Meat consumption should be reduced to the equivalent of about two burgers a week in the developed world, and public transport expanded about six times faster than its current rate, if the world is to avoid the worst ravages of the climate crisis, research has suggested.
Rates of deforestation must also be rapidly reduced, and phasing out coal must happen about six times faster than is currently being managed. Heavy industries such as cement and steel are not moving fast enough in cutting their emissions, and the rapid growth of renewable energy and electric vehicle adoption must be maintained.
The State of Climate Action 2022 report examined global progress on 40 indicators that would be key to halving global greenhouse gas emissions by 2030, in line with the goal of limiting temperature rises to 1.5C above pre-industrial levels.
The researchers found a gloomy picture, with just over half the indicators well off track and five heading in the wrong direction.
The indicators of most concern were the use of gas, which is increasing rapidly at a time when it should be reduced in favour of renewable energy; steel-making, where emissions-reduction technology is not being adopted fast enough; journeys taken in passenger cars; the rate of loss of mangrove forests; and emissions from agriculture.
Ani Dasgupta, the chief executive of the World Resources Institute, one of the organisations responsible for the report, pointed to the extreme weather seen around the world this year.
“The world has seen the devastation wrought by just 1.1C of warming. Every fraction of a degree matters in the fight to protect people and the planet. We are seeing important advances in the fight against climate change but we are still not winning in any sector,” he said.
Bill Hare, the chief executive of Climate Analytics, which also helped to produce the report, cautioned over the increasing use of gas for electricity generation around the world.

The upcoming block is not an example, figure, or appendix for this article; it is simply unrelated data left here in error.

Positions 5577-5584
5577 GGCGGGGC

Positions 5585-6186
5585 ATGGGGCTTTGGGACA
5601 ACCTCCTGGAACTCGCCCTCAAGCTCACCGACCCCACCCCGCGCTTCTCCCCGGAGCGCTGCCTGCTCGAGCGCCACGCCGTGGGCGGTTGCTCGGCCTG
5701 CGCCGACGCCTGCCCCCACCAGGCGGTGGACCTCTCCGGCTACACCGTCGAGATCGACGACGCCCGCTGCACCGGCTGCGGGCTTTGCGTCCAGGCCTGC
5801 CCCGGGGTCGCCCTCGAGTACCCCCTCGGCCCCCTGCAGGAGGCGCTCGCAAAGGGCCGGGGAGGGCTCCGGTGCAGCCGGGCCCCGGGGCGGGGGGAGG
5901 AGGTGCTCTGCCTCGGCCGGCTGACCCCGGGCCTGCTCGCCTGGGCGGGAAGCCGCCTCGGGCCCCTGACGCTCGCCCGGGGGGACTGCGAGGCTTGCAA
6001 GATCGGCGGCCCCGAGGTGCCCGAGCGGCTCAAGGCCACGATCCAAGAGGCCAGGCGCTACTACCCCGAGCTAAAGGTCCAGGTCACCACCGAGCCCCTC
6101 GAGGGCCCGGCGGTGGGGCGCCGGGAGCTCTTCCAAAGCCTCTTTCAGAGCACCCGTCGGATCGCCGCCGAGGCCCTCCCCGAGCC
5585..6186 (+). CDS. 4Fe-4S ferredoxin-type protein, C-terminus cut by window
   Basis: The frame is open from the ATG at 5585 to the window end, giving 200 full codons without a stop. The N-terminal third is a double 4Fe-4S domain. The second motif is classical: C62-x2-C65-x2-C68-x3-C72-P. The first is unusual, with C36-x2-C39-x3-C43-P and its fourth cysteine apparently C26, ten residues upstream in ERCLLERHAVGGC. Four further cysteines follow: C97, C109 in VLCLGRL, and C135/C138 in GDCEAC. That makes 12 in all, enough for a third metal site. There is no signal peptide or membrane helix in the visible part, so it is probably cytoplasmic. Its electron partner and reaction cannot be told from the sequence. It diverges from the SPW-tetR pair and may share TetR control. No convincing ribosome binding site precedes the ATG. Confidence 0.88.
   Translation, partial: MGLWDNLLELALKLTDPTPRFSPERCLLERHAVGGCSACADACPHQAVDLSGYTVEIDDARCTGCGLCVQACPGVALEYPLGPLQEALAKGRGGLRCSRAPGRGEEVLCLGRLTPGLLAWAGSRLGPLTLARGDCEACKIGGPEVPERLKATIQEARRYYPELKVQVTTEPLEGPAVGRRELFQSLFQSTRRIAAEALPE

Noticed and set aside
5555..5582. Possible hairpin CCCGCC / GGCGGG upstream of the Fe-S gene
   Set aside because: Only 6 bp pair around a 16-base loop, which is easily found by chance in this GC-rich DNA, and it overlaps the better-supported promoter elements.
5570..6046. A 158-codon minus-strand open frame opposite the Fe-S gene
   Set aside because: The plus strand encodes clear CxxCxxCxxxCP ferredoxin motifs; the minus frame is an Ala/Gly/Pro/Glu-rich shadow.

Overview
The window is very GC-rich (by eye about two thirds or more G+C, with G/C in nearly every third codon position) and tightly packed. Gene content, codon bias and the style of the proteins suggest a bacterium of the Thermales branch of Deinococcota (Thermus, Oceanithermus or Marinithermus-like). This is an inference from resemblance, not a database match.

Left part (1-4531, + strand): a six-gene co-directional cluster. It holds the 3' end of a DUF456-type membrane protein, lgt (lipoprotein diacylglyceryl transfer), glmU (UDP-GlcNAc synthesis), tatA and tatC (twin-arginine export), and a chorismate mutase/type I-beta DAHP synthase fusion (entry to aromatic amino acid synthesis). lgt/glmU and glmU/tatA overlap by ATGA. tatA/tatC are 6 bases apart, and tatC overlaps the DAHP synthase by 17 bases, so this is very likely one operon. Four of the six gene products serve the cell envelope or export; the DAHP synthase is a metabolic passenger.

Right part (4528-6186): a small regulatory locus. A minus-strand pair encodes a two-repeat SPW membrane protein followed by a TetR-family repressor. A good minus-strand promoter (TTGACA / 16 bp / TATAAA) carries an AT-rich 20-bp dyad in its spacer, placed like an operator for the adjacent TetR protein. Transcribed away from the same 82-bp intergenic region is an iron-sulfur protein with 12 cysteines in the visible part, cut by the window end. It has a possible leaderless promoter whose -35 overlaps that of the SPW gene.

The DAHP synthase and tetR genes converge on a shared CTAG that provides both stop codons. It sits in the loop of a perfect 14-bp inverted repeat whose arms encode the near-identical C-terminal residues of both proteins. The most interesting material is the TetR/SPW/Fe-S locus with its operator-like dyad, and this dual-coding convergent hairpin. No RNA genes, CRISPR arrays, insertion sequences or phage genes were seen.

“What’s particularly worrying is the rise in fossil gas power generation despite the availability of low-cost and healthier alternatives,” he said. “The ongoing crisis resulting from shocks like the pandemic and Russia’s invasion of Ukraine has shown very clearly how continued reliance on fossil fuels is not only bad for the climate but also comes with serious security and economic risks.”
The report, by the Systems Change Lab, a coalition of analyst organisations and charitable foundations, identified some bright spots. Solar power generation increased by nearly half between 2019 and 2021, while electric vehicles accounted for nearly one in 10 passenger cars sold in 2021, double the number the year before.
The analysis concluded that far greater investment was required to shift the global economy to a low-carbon footing: about $460bn a year for the next decade in additional funds would be needed, and governments must also stop their favourable treatment of fossil fuels.
The authors called for financial institutions to stop underwriting fossil fuel production and carbon-intensive industries. The report’s findings will be presented to governments at the Cop27 UN climate summit, which begins in Egypt next month.